AS the cliché goes, German trains always arrive on time. For Deutsche Bahn (DB), this deal has pulled into the platform at exactly the right moment.
Transport markets across Europe are set for a massive period of liberalisation over the next ten years, after the EU issued a series of directives that will force member states to break up bus and train monopolies. Countries like Italy and Spain will be only too happy to comply, as they seek to reduce government expenditure through privatisation. Currently, DB is poorly placed to capitalise on this, sourcing just 23 per cent of its European revenues outside of home market Germany, where its own stranglehold is under threat from the new rules.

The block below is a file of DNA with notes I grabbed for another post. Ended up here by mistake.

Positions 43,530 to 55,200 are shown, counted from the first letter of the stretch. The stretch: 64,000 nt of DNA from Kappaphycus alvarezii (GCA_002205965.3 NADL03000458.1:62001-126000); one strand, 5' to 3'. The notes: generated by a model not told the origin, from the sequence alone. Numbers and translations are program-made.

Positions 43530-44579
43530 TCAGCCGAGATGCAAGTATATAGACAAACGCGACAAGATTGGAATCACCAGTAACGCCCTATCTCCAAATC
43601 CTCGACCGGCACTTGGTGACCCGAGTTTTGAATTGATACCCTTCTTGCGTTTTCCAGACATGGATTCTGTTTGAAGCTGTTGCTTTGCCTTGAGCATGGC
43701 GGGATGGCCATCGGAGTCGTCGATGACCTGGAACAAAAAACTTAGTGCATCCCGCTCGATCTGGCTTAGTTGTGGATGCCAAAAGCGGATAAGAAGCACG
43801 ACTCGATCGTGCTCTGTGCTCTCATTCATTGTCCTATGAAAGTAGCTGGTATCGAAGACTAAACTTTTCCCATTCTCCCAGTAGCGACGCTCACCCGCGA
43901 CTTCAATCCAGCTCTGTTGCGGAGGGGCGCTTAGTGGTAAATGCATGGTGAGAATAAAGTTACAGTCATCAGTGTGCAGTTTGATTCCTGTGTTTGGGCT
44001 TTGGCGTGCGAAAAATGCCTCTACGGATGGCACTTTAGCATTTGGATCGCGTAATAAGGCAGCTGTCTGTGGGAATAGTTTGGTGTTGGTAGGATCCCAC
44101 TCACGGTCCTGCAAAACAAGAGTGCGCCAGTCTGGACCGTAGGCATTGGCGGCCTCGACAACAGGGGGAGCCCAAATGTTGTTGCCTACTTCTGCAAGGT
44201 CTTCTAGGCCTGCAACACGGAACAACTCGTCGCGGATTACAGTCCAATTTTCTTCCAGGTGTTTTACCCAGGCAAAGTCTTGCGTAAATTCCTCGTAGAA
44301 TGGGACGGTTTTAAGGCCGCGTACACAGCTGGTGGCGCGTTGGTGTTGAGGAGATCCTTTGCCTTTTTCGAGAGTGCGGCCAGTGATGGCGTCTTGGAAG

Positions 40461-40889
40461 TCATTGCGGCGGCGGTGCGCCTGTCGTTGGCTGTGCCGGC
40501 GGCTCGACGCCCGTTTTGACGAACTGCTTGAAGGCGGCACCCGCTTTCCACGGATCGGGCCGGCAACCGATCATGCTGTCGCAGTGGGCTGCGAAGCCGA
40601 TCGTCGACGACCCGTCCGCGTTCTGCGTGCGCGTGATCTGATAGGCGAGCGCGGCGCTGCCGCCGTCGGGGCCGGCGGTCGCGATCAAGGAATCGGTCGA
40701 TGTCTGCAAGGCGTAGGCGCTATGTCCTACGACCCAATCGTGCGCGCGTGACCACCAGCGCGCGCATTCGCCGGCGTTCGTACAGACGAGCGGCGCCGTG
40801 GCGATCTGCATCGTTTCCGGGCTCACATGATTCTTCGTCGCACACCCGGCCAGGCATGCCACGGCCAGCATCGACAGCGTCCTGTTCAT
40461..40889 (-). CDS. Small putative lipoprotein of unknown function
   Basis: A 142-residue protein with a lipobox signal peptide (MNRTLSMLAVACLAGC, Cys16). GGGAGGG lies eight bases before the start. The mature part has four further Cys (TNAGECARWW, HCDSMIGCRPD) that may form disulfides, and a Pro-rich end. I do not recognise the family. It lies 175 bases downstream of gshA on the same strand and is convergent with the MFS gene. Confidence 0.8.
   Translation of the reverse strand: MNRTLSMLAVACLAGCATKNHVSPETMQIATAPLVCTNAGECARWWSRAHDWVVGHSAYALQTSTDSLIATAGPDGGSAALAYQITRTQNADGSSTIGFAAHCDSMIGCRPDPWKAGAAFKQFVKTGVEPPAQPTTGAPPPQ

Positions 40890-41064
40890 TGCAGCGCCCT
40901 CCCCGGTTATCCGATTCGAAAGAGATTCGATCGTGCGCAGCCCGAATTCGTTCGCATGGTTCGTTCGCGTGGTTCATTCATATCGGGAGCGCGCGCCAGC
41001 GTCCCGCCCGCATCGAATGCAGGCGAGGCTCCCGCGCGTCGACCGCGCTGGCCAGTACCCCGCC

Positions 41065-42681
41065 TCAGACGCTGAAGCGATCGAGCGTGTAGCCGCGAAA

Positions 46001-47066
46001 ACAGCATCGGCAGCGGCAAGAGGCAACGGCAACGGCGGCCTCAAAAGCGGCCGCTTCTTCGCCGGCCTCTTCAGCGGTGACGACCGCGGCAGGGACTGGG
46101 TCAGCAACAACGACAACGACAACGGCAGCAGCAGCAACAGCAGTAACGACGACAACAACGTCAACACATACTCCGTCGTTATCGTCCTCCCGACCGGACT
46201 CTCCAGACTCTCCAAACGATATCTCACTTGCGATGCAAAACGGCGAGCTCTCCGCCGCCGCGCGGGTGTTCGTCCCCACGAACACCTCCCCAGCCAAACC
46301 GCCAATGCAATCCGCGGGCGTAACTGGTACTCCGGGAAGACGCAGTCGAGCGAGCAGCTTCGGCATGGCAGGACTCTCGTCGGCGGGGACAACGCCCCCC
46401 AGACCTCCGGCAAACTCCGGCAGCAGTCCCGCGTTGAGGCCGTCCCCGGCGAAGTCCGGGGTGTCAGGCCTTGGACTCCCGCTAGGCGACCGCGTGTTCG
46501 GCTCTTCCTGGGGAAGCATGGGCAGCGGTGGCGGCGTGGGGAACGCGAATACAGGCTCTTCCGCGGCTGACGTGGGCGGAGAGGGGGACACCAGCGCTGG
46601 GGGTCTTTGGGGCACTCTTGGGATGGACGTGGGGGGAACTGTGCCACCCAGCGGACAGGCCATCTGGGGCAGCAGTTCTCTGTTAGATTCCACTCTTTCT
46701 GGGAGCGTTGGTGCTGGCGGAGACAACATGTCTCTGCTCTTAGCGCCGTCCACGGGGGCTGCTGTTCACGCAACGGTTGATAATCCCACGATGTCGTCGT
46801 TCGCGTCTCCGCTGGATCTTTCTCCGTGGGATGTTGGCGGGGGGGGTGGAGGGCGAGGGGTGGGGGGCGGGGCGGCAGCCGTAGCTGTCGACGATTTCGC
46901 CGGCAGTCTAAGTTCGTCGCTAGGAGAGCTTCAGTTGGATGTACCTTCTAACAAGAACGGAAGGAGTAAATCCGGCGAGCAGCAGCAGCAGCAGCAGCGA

The best opportunities for a combined DB/Arriva would be in Western European nations like Italy and Germany, where heavily regulated markets currently benefit state-run companies and mom-and-pop bus and coach operators. In Italy, Arriva is the biggest private bus operator but has just five per cent of the market. And it describes Germany as an “emerging market” in its annual report, a term that can’t have been used in relation to the European strongman for some decades.
Traders are talking of a 700p-a-share offer, which would value the company at 7.2 times ebitda, a premium to the 6.6 times offer Stagecoach made for National Express. Analysts at RBS are sceptical that DB can afford Arriva’s enterprise value of £2.1bn, due to its €15.3bn debt pile that is 4.1 times higher than ebitda. But if it can find the funds, the moment for expansion is here.